The engine was mated to a semi-automatic transmission which had 6 forward and 2 reverse speeds. Engine and transmission were designed to to be quickly replaceable. Interestingly there was also an auxiliary power unit, developing 30 hp. Another element retained from the Conqueror was the use of the Horstmann suspension. Such suspension offered numerous advantages over torsion bars including greater suspension travel and easier maintenance. The Horstmann suspension was employed by many british armored vehicles, including the Centurion and Challenger 1 tanks, Warrior IFV, AS90 artillery system, Terrier armored engineer vehicle. The Chieftain can be fitted with a dozer blade and mine clearing equipment. Some sources report that this tank could be fitted with a deep fording kit. There was even a floatation kit developed for this tank.

   The Chieftain first saw combat during the Iraq-Iran War, with mixed results. They performed badly during the initial offensives, thanks in no small part to the Iranian government having purged or reassigned most of their experienced personnel and leaders. Many Chieftains fell into the hands of the Iraqi Army during this time, some of them hastily abandoned in working order. The Iraqis weren't so lucky when they faced Chieftains on the defense however, and their counteroffensive was broken. A fair number of ex-Iranian Chieftains remained in the Iraqi inventory following the war. According to some sources between 50 and 75 Chieftains were modernized and put into service with the Iraqi Army.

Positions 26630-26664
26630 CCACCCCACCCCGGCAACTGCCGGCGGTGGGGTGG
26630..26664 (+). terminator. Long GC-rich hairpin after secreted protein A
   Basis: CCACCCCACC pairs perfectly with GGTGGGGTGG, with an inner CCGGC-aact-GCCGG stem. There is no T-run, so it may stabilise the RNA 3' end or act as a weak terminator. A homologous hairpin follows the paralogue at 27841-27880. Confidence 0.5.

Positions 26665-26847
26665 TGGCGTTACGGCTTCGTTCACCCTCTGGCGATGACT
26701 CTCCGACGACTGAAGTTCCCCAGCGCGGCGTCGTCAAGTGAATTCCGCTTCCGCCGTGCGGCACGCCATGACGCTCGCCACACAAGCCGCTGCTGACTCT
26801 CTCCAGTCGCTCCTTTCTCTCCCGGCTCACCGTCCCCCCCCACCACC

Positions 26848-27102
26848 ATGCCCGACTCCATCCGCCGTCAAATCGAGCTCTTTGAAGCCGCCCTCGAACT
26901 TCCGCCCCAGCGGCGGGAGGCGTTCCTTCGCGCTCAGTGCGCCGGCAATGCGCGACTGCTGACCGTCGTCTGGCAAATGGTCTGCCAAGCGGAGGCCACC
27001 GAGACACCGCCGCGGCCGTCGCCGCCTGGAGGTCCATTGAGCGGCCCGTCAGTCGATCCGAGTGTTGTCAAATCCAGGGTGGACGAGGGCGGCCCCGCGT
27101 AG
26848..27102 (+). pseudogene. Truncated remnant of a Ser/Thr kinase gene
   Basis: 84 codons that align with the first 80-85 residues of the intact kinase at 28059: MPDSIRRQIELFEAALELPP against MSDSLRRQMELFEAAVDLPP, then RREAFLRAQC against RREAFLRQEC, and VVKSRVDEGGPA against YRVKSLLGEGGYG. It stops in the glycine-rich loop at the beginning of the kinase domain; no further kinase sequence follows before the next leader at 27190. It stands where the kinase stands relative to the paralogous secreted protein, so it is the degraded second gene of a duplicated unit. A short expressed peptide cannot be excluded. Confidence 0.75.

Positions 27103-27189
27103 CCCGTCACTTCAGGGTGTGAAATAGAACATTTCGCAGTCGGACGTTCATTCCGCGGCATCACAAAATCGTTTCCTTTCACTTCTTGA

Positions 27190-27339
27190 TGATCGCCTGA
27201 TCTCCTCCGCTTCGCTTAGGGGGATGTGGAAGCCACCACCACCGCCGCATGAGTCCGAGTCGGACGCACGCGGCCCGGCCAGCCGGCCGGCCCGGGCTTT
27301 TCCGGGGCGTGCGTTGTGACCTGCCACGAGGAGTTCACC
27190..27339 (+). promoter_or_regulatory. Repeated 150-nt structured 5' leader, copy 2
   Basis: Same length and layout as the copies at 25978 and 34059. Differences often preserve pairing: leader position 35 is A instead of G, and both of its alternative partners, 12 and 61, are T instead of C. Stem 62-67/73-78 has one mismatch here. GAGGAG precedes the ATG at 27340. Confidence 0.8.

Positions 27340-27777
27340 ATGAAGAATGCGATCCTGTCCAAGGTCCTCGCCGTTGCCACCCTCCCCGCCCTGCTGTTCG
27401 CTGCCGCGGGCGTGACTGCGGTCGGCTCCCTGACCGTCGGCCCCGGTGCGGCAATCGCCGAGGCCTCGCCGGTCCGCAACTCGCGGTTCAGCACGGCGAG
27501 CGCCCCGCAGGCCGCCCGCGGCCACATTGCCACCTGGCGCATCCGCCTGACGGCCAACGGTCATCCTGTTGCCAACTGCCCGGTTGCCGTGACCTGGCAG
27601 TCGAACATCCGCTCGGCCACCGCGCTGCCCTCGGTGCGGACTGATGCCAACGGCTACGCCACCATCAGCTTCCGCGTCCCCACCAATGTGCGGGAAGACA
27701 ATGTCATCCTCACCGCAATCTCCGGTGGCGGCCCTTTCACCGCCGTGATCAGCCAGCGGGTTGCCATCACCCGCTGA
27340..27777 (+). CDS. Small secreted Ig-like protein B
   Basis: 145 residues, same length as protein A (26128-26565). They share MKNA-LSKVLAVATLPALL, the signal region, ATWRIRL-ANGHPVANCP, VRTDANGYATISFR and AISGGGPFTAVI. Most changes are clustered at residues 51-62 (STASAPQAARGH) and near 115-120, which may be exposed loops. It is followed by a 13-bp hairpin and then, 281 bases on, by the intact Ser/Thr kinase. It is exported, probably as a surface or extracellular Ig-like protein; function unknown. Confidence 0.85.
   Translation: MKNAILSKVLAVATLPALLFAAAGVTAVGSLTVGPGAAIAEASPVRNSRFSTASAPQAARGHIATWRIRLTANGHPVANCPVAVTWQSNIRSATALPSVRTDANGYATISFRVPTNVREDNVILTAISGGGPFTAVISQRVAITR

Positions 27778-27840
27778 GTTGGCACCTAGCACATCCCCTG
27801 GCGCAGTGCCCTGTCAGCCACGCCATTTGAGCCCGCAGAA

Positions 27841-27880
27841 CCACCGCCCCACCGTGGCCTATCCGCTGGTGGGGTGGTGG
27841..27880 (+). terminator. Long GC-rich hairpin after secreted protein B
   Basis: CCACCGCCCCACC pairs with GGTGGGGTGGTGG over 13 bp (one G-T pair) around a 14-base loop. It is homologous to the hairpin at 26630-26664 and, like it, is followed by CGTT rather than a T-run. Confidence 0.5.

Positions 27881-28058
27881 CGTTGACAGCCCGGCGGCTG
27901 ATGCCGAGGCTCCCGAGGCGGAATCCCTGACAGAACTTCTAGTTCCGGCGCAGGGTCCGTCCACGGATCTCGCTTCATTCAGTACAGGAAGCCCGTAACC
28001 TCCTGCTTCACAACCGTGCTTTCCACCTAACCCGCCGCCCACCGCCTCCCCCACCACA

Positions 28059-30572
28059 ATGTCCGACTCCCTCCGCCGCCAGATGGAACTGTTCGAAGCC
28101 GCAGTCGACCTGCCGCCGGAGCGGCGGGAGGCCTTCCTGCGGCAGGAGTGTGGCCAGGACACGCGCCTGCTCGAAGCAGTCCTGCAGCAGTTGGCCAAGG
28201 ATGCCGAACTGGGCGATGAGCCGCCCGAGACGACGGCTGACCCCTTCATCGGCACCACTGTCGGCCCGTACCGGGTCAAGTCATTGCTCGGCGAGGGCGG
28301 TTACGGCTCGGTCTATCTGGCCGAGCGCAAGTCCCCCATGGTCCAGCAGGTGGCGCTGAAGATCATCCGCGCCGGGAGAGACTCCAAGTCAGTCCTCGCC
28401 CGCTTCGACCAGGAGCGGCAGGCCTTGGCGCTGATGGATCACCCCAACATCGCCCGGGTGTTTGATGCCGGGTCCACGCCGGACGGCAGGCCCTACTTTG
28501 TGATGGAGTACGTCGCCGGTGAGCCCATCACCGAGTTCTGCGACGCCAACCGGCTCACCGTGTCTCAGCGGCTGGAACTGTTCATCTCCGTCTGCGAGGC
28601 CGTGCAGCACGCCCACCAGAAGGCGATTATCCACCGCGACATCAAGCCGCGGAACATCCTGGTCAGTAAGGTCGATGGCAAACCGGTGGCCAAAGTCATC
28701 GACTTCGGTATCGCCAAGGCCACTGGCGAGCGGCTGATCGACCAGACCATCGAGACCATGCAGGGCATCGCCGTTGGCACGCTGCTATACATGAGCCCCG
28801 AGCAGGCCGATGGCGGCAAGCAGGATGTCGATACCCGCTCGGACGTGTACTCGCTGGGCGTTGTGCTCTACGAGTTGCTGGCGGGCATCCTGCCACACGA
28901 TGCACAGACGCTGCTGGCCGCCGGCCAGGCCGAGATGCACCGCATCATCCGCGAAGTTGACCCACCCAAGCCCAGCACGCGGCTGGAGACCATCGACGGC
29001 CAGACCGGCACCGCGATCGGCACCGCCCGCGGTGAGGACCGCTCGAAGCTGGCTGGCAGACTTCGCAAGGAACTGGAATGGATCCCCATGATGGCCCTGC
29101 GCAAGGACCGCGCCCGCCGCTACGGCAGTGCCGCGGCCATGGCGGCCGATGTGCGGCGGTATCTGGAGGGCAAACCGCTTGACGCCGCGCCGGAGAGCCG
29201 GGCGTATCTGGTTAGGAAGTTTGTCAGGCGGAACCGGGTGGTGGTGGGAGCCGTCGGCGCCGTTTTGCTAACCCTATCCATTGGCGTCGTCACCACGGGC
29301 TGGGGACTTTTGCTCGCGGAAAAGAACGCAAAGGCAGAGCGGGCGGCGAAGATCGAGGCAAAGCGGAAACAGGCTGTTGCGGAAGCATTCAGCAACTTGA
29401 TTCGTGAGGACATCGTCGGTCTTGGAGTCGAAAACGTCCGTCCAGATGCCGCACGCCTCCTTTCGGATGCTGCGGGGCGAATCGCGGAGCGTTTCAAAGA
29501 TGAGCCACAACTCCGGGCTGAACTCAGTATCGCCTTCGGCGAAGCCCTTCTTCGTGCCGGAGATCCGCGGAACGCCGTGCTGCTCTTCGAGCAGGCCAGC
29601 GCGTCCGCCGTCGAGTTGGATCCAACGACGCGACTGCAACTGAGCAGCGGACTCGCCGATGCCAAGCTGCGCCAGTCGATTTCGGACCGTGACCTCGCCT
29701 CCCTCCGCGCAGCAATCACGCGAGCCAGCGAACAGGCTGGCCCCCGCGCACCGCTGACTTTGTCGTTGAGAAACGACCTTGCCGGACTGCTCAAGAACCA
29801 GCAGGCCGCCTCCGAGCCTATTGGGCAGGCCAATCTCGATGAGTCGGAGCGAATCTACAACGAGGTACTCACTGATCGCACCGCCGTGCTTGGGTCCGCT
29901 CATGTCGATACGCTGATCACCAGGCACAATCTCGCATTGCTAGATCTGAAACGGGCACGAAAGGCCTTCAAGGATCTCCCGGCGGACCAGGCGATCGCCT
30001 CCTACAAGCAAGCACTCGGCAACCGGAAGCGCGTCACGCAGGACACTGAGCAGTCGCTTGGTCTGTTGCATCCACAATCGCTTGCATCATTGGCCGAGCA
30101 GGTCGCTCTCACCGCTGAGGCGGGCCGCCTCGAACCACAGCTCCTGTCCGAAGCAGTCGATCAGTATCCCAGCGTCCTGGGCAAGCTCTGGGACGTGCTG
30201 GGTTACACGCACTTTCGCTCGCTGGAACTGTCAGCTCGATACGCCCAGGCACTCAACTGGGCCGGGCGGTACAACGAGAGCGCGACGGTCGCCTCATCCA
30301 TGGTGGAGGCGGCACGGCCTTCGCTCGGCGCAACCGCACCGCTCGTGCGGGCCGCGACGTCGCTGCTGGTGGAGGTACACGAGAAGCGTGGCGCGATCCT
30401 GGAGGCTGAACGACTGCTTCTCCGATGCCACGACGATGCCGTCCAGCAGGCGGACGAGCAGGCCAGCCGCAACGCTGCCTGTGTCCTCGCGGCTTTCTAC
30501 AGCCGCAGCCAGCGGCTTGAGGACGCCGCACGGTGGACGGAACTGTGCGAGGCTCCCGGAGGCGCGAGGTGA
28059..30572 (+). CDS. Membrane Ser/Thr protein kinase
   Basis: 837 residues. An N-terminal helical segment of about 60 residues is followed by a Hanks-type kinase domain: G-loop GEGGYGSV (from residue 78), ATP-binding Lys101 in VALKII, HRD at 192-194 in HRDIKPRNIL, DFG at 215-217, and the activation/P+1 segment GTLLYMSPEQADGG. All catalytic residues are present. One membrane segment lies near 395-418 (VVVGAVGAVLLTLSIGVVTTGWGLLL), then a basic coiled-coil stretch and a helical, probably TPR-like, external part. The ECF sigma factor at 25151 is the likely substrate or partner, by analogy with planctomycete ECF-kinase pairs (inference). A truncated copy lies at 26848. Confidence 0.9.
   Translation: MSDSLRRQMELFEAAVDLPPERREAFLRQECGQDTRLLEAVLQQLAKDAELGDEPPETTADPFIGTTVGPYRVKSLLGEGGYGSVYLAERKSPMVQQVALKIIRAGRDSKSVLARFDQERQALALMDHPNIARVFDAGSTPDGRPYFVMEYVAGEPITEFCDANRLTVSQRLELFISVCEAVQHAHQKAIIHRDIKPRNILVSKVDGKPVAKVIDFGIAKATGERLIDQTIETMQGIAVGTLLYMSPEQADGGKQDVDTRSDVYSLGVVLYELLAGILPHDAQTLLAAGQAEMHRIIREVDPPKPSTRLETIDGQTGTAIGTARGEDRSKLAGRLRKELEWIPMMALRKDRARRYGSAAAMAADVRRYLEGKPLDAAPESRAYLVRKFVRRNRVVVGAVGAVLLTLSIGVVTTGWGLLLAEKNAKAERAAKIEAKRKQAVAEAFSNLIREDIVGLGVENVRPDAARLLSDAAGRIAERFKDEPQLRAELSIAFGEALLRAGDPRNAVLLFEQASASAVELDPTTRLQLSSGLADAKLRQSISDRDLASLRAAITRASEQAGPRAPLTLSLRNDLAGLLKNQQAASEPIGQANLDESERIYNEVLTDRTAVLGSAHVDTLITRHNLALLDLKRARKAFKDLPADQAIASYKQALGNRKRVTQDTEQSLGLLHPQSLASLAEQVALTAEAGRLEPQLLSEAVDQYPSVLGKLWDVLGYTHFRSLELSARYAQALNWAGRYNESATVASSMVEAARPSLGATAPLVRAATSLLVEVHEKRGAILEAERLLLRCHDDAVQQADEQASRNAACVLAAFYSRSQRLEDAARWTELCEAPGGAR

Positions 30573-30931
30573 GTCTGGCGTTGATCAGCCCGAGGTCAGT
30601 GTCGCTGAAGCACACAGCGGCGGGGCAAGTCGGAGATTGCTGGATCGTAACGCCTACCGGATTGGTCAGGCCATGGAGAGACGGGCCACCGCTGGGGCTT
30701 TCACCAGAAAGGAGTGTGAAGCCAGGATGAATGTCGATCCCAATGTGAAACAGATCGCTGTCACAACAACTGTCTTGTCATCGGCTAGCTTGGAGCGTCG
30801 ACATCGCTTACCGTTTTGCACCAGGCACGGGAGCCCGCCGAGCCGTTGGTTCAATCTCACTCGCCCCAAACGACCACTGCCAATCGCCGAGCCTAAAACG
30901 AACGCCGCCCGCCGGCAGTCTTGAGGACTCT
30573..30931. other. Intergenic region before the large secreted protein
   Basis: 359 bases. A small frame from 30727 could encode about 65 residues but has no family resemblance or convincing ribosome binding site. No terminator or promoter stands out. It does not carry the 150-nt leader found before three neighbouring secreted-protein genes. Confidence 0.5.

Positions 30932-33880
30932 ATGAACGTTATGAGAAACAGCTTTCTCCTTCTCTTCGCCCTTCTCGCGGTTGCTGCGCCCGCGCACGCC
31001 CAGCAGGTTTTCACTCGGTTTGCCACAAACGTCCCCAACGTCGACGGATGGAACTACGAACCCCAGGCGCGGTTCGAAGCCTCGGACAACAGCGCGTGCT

Since the introduction of Chieftain in the mid 1960s anti-tank weapons evolved and the tank was showing its age. Soviets were introducing improved tank types at a rapid pace. A 1986 British report stated that armor of the Chieftain could be defeated by all modern Soviet anti-tank guns. This report also stated that newest Chieftain's and Challenger's anti-tank rounds stood a good chance of defeating the T-64 tank, but could not defeat the latest T-80.

 

Variants

 

   Chieftain Mk.1 was the first production variant. It was powered by a Leyland L60 Mk.4A engine, developing 585 hp. It was an early production version. Only 40 of these tanks were built between 1965-1966. These tanks were used for training duties. It had exceptionally long service life. This tank was used for training until the year 2000.

   Chieftain Mk.2 was an improved version, introduced in 1967 and produced until 1969. It was the first true operational version of the Chieftain. It had a new turret with better protection. This tank was powered by an improved Leyland L60 Mk.5A engine, developing 650 hp. This tank had a maximum road speed of 40 km/h.

   Chieftain Mk.3 was a further improved version of the Chieftain. It was powered by a Leyland L60 Mk.6A, developing 650 hp. This tank had a number of subvariants. It was produced between 1970 and 1973.